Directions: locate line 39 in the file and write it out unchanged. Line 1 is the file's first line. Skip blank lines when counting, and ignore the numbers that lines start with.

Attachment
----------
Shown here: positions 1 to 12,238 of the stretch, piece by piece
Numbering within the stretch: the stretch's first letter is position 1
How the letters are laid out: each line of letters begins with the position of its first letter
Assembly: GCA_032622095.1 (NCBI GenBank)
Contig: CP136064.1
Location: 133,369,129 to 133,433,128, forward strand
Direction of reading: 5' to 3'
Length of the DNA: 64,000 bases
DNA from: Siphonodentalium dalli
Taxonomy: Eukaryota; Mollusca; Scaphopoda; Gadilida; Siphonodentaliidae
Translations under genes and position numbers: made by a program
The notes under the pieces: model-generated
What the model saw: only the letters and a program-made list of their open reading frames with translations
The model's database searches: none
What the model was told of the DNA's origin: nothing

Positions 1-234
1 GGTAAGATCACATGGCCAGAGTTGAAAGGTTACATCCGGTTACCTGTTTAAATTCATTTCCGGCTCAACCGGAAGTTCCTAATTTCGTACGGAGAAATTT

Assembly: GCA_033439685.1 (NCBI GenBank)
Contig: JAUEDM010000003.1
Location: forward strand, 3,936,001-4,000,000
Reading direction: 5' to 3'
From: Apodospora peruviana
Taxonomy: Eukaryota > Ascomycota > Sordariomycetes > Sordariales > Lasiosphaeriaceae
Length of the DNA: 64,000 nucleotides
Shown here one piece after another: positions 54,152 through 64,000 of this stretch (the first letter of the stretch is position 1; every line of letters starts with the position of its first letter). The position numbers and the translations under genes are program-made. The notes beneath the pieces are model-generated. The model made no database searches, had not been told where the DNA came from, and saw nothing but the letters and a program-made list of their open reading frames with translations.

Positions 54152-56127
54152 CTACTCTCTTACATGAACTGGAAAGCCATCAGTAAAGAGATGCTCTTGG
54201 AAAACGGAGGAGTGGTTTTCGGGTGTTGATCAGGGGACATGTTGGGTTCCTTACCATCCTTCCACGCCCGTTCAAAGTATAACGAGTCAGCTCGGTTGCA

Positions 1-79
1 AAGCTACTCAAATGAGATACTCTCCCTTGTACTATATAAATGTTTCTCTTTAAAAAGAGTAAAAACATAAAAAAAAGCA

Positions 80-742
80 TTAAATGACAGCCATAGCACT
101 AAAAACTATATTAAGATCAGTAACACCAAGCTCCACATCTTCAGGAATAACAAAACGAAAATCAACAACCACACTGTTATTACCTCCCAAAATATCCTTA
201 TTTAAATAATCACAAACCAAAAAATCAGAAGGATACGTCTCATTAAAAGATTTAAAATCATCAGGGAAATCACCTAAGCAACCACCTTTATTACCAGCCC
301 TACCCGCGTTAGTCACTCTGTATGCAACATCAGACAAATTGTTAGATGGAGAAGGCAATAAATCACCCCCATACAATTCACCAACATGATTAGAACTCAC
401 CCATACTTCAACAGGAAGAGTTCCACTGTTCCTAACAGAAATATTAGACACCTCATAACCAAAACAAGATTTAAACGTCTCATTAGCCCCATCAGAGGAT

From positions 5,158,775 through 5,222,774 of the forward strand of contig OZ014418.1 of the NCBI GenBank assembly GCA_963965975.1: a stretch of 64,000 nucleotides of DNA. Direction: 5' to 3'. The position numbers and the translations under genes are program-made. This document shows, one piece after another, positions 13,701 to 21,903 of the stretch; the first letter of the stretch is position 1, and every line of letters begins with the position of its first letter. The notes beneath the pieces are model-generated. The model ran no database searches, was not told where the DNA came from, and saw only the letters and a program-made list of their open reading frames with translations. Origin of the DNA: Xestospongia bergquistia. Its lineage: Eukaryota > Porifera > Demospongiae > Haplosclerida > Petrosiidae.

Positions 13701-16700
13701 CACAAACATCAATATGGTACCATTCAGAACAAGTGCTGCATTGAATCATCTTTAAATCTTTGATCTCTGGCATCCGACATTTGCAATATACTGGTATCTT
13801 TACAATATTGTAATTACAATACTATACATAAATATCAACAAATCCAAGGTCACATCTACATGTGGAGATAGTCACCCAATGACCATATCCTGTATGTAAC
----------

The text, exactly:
13701 CACAAACATCAATATGGTACCATTCAGAACAAGTGCTGCATTGAATCATCTTTAAATCTTTGATCTCTGGCATCCGACATTTGCAATATACTGGTATCTT